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I am a Lecturer in Sociology, with teaching and research interests in the areas of architectural theory, cultural geography, social theory and urban studies.
Originally from Derry, I moved to Lancaster to study English Literature, graduating in 1996. Following my degree I spent six years living in London, where I worked for various booksellers. I returned to part-time study when living in York, completing the MA in the Sociology of Contemporary Culture in 2006, and my doctoral thesis on the neoliberalization of space in 2012.
I worked for four years from 2006-2010 as an editorial assistant (Medical Sociology) on the journal Social Science & Medicine. After working as a Teaching Fellow in the Department for two years, I took up my current post as Lecturer in September 2012.
Chair of the First Year Board of Studies.
I am co-director of the Centre for Urban Research (CURB), an interdisciplinary gathering of academics, working across departments at York, whose research focuses on the social and economic development of ‘majority-urban’ centres; the towns and cities in which most people live and work. CURB has been instrumental in the emergence of a research network on urban issues drawing in researchers and policy professionals in Northern England and across Europe.
My current work spans four different areas.
First, I am interested in the intersection of architecture, embodiment and health, and I am working currently on a funded project in collaboration with Maggie’s, an organisation known for commissioning architecturally innovative buildings in which support and advice is offered to those diagnosed with cancer, their families and friends. This ongoing project utilises a mixture of methodological approaches, combining staff interviews and focus groups with centre visitors and volunteers across their Centres, with plans and funding in place to extend the project in 2014 to include international sites.
Second, I have been writing recently on the topic of new urban ruins. I am editor of a forthcoming special issue of IJURR which gathers together photo-essays from an international and interdisciplinary range of social geographers, urban sociologists, cultural historians, architectural journalists and photographers. Their pieces cover a variety of locations, including the demolition of residential districts of central Shanghai, the architectural relics of post-Soviet states in Eastern Europe, and the construction of semi-vacant ‘ghost estates’ in Ireland.
Third, I have been developing my long-standing research interests in the social significance of exurban sites on the edges of major cities. I am working with David Hill, a moral philosopher at the University of Liverpool, to analyse these new spaces through debates usually associated with the traditional urban form - specifically the idea of the ‘good city’. In essence, we argue for an ethical interpretation of exurban environments and an understanding of civility as a form of ethical sociality that is embedded in quotidian social practices, and the ordinary places in which they are enacted.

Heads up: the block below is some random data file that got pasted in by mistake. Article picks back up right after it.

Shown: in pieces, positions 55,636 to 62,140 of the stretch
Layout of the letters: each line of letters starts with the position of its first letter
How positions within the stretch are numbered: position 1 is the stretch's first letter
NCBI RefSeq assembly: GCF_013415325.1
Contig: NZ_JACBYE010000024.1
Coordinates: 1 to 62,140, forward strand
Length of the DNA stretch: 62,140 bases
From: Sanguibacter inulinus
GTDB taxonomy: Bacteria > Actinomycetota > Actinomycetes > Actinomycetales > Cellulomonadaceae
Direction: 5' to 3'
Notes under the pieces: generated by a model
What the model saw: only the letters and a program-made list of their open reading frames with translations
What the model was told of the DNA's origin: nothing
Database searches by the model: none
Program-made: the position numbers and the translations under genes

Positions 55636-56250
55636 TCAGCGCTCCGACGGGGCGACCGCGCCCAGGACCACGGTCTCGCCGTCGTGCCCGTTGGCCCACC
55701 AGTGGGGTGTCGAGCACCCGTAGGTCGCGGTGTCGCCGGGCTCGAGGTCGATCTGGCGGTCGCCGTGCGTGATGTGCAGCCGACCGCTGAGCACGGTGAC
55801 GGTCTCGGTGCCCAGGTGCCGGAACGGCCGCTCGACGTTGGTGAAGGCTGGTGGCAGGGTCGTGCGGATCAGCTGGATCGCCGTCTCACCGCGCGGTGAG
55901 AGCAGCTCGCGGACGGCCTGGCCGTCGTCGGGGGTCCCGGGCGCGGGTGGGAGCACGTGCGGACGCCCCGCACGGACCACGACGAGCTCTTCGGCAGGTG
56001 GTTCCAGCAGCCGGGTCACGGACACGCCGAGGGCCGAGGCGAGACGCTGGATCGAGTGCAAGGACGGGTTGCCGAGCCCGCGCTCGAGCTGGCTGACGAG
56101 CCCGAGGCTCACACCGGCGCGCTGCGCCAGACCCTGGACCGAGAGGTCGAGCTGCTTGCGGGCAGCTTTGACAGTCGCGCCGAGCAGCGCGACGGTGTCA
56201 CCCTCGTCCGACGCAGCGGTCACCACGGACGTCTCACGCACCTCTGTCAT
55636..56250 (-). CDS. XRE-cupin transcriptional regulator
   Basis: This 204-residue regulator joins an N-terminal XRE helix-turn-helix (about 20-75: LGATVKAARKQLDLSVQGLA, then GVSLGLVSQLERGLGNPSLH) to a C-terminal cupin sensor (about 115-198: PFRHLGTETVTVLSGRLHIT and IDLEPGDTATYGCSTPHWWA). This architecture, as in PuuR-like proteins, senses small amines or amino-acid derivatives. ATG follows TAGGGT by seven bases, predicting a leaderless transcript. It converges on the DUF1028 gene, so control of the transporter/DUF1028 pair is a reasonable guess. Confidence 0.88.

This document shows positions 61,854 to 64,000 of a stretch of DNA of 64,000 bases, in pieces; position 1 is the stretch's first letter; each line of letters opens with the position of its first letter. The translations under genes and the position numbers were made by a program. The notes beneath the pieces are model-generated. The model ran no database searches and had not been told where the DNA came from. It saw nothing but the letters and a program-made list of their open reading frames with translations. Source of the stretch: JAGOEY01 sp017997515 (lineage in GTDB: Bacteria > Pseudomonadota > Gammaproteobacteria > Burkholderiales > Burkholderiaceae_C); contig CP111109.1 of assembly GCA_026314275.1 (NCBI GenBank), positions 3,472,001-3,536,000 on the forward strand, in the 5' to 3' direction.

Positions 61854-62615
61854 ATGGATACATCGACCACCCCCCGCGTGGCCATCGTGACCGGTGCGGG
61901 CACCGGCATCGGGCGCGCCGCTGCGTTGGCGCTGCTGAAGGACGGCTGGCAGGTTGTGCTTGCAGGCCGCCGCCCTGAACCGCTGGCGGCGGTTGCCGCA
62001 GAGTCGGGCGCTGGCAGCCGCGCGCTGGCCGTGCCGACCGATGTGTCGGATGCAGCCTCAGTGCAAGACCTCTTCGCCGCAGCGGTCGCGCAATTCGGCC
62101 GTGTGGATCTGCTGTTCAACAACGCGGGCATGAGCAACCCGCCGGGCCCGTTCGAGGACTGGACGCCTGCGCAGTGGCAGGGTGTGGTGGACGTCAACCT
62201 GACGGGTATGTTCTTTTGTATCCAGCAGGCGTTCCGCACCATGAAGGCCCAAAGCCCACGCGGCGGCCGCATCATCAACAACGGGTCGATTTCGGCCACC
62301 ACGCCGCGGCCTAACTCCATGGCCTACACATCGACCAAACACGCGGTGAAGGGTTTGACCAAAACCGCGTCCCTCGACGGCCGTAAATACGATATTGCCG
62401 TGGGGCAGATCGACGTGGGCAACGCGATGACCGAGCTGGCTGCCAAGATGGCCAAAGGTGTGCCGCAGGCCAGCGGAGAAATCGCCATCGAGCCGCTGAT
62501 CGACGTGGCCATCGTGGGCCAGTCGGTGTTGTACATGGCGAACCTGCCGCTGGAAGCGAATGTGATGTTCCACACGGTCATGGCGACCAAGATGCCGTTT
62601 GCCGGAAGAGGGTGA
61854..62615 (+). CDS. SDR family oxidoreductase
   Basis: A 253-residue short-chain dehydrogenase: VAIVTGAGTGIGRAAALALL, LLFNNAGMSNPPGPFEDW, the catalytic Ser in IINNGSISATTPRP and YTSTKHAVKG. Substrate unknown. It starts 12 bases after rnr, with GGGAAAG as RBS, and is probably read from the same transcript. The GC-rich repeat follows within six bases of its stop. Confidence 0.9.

Fourth, I remain interested in the role that literature and literary theory might play in helping us to understand the social, and our sense of place. As first outlined in my article ‘A Poetic Urbanism’ and in work I am currently developing, I advance the argument that lyrical approaches can be helpful in recalibrating our understanding of contemporary processes of urbanization, as well as historical patterns of globalization.
I am particularly interested in supervising doctoral projects that take cultural approaches to understanding urban issues and environments; that employ architecture as a route to the embodied experience of health, place and well-being, and that use literature as a way of illuminating the social.
Martin, D. (forthcoming) Introduction: towards a political understanding of new urban ruins.
International Journal of Urban and Regional Research.
Martin, D. (forthcoming) Translating space: the politics of ruins, the remote and peripheral
places. International Journal of Urban and Regional Research
Martin, D. (2011) Eyjafjallajökull 4'33": a Stillness in Three Parts. Mobilities, 6, 1, 85-94.
Martin, D. (2010) A poetic urbanism: Recreating places, remade to measure, but from the
inside out. City: analysis of urban trends, culture, theory, policy, action, 14, 5, 586 – 591.
Martin, D. (2010) Mobilities Based Urban Planning in the North of England. Mobilities, 5, 1,
Martin, D. (2008) ‘The post-city being prepared on the site of the ex-city’: re-aligning the
provincial city along the M62 in the North of England. City: analysis of urban trends, culture,
theory, policy, action, 13, 3, 372-382.
In June 2013, I received a highly commended award in the University of York Student Union’s Supervisor of the Year category.
In 2013/14 I will be teaching on the following undergraduate modules: